MORESBY, Cumberland - Extract from National Gazetteer, 1868

[Description(s) from The National Gazetteer (1868)]
"MORESBY, a parish in the ward of Allerdale-above-Derwent, county Cumberland, 2½ miles N.E. of Whitehaven, its post town. It is situated on the coast of the Irish Sea, and contains the townships of Moresby and Parton. It was the site of the Roman station Arbeia, where foundations of buildings, coins, &c., have been found. The substratum is very productive of coal, and freestone. The village is of small extent and chiefly agricultural. There is an iron foundry within the parish. The living is a rectory in the diocese of Carlisle, value £105. The church, dedicated to St. Bridget, is a modern stone edifice with a square tower containing two bells. The church is situated on rising ground within a camp of 330 feet square. The charities produce about £42 per annum, which goes to Williams' school. The Earl of Lonsdale is lord of the manor." "PARTON, a township in the parish of Moresby, ward of Allerdale-above-Derwent, county Cumberland, 4 mile N.E. of Whitehaven. It is a station on the Whitehaven Junction railway. It is a small fishing village, situated on the coast, with a harbour for small craft. The pier was washed away in 1795. There are extensive engineering and boiler works, employing a large portion of the inhabitants. A tunnel has been cut through Redness Point in continuation of a line of railway from the neighbouring coal works to Whitehaven. There is a free grammar school, erected and endowed by J. Williamson in 1818. In 1837 a girls' school of industry and infant school were erected at the expense of Miss Mary Robinson."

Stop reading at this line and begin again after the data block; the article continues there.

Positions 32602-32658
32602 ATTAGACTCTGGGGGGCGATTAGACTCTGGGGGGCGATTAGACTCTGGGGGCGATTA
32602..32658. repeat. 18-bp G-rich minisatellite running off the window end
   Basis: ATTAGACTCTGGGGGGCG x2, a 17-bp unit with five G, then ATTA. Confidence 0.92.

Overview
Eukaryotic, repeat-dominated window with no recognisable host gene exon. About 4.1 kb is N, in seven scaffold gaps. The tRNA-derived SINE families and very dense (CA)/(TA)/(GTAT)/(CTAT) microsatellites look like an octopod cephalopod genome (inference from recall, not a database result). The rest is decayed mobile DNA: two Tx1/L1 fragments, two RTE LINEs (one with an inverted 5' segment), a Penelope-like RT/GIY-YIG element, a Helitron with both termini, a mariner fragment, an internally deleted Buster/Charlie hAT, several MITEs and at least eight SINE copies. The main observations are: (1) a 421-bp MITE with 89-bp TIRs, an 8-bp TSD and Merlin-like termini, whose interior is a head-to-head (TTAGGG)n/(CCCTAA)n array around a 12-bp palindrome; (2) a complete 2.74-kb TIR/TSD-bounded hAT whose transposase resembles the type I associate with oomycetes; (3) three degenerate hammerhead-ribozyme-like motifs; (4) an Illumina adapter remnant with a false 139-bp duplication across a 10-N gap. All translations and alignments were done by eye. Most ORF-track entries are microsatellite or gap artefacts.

[Description(s) from The National Gazetteer of Great Britain and Ireland (1868)
Transcribed by Colin Hinson ©2003]